Is The 2017 Kia Optima Hybrid Right For You?

By

Contributing Writer

Steve Cypher is a contributing writer for CarsDirect.com and Senior Editor for Lotpro.com. When not covering the latest automotive news or reviewing vehicles, Steve calls upon his years of experience selling cars to explain the car buying process and all things subprime at AutoCreditExpress.com.


, Contributing Writer - March 9, 2017

A traditional transmission helps the 2017 Kia Optima feel less like a hybrid, but owners pay a premium for its greenness, plus our observed fuel economy fell short of EPA estimates.

Right For


Family Buyers

A combined passenger and cargo volume of 113 cubic feet, close to the top of the EPA's midsize category, means lots of room for up to five adults. In addition, unlike a typical hybrid sedan, the rear seat actually splits and folds forward, revealing a pass-through to the trunk for added versatility and cargo-hauling capability.

Green Buyers

It's a hybrid so of course it should appeal to green buyers. EPA estimates of 39 miles per gallon city, 46 mpg highway, and 42 mpg combined give it excellent fuel economy for a midsize sedan. In around town driving, however, we only managed to average 30.3 mpg. That's still very good mileage, but it's also 24 percent below the EPA's city rating. In this instance, we might be able to chalk it up to the fact that hybrid batteries aren't nearly as efficient in cold weather.

Commuting Buyers

A smooth, comfortable ride and a quiet cabin take the stress out of commuting. Aided by the electric motor, acceleration off the line is brisk. The interior also boasts great fit and finish, excellent visibility, supportive seats and clear instrumentation. Standard Apple CarPlay and Android Auto connectivity don’t hurt, either.

Kia Optima Hybrid


Wrong For


Single Buyers

A midsize sedan with a hybrid badge screams middle age – something young singles might wish to avoid at all costs. But that's not all. For thousands less there are a number of smaller sedans and hatchbacks that are easier to park, nearly as fuel efficient, and much more entertaining to drive.

Budget Buyers

The gasoline-only Optima has an affordable base price of $23,095. But the entry-level hybrid model, the Premium, is nearly $4,000 more. There's even a bigger gap at the top, where the gas-only EX is nearly $5,000 less than the budget-busting $36,885 EX hybrid.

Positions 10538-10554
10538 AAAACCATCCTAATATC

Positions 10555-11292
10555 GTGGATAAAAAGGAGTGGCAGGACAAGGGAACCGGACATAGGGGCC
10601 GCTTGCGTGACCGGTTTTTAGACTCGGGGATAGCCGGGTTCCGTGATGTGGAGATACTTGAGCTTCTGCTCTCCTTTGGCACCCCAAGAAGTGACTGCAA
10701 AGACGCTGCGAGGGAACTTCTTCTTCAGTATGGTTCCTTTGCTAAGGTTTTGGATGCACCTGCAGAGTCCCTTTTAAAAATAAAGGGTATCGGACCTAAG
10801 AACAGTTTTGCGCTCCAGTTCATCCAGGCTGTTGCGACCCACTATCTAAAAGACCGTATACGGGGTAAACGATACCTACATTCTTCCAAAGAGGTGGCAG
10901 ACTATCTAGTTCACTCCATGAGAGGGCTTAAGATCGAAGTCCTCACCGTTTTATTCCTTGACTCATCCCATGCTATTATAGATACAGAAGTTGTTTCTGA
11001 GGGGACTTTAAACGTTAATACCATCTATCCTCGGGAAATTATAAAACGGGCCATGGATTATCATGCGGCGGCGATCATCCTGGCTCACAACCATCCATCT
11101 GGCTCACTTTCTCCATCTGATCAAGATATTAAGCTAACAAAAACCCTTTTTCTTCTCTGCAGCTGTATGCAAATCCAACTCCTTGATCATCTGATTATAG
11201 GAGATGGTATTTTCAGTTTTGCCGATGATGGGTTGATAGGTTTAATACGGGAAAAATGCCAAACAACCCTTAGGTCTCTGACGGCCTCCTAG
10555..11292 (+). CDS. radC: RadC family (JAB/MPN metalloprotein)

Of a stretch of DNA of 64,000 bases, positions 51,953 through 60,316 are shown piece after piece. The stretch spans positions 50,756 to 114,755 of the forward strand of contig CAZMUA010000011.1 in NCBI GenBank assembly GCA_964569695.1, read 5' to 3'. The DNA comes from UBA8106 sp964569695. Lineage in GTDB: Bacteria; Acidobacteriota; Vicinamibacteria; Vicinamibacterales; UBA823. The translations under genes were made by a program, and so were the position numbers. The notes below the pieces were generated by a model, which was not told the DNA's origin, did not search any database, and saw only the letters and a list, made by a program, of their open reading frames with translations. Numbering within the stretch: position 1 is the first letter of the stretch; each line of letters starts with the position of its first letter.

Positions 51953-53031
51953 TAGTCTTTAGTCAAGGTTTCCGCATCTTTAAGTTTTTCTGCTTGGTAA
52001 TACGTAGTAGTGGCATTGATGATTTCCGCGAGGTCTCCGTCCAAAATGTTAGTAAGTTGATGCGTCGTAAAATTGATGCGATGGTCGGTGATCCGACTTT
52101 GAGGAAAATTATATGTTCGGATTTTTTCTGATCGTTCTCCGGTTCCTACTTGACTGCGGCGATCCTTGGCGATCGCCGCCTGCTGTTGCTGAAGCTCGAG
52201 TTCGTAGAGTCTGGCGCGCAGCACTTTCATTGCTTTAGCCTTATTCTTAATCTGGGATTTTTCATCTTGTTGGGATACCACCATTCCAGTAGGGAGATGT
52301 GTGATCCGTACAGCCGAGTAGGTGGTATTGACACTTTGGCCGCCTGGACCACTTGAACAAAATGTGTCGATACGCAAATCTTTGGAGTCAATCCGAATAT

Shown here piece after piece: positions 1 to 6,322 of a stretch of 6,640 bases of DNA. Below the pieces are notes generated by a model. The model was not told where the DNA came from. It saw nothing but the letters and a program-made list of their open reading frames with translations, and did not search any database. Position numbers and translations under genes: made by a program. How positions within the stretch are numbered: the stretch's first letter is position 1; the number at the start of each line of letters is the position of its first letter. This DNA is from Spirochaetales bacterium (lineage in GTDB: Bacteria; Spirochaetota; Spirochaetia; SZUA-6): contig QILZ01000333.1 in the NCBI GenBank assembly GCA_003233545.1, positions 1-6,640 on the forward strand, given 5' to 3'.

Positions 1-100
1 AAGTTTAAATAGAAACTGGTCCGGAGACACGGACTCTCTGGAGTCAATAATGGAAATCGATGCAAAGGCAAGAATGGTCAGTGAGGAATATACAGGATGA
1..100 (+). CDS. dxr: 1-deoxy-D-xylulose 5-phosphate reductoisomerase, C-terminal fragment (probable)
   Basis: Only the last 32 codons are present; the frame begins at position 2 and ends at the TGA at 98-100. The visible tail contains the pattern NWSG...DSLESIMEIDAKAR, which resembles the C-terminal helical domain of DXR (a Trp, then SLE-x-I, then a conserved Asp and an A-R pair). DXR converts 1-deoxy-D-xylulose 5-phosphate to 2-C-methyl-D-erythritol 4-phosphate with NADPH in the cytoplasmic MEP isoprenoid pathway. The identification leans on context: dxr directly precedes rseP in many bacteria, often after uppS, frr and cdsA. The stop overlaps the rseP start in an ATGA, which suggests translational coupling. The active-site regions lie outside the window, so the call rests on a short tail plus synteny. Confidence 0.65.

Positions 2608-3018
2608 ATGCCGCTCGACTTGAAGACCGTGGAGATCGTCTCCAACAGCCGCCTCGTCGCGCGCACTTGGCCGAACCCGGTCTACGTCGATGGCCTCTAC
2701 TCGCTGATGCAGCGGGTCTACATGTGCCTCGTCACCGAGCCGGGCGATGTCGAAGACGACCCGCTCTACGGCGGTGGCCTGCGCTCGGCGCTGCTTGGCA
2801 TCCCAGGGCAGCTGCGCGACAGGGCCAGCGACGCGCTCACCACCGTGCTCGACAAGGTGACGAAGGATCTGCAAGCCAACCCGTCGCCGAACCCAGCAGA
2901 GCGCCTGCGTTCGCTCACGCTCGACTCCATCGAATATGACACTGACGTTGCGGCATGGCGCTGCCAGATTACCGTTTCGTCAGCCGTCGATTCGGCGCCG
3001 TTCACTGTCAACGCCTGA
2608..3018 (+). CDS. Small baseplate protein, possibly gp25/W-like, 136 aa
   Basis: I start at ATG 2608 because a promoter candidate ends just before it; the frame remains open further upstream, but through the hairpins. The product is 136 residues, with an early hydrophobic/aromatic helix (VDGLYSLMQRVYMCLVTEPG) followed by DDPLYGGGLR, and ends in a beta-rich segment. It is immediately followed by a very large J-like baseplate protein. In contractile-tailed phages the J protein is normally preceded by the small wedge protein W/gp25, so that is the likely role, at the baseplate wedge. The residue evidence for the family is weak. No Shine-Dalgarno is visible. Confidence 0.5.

Performance Buyers

Thanks to a traditional six-speed automatic transmission, the hybrid feels much like a regular Optima. On the minus side, like the regular Optima, it isn't much of a sports sedan. Steering feedback is good and the suspension is forgiving without feeling soft. It's also easy to modulate the brake pedal – a rarity in vehicles with regenerative brakes – and the electric motor offers instant torque off the line. But the suspension emphasizes comfort over handling, while the seven additional system horsepower (versus the gasoline-only EX) has to haul around 176 more pounds.

Safety Tech Buyers

Advanced safety features like rear park assist, blind spot detection, rear cross-traffic alert, and lane change assist are part of an optional $1,795 package on the base model. To add those features plus more advanced active safety systems like radar-based cruise control, automatic emergency braking, forward collision warning, automatic high beams, and lane departure warning, you have to choose the range-topping EX, and then add the $5,000 Technology Package.

Learn more about the 2017 Kia Optima Hybrid, along with this month's best deals and incentives »

Kia Optima Hybrid

, Contributing Writer

Steve Cypher is a contributing writer for CarsDirect.com and Senior Editor for Lotpro.com. When not covering the latest automotive news or reviewing vehicles, Steve calls upon his years of experience selling cars to explain the car buying process and all things subprime at AutoCreditExpress.com.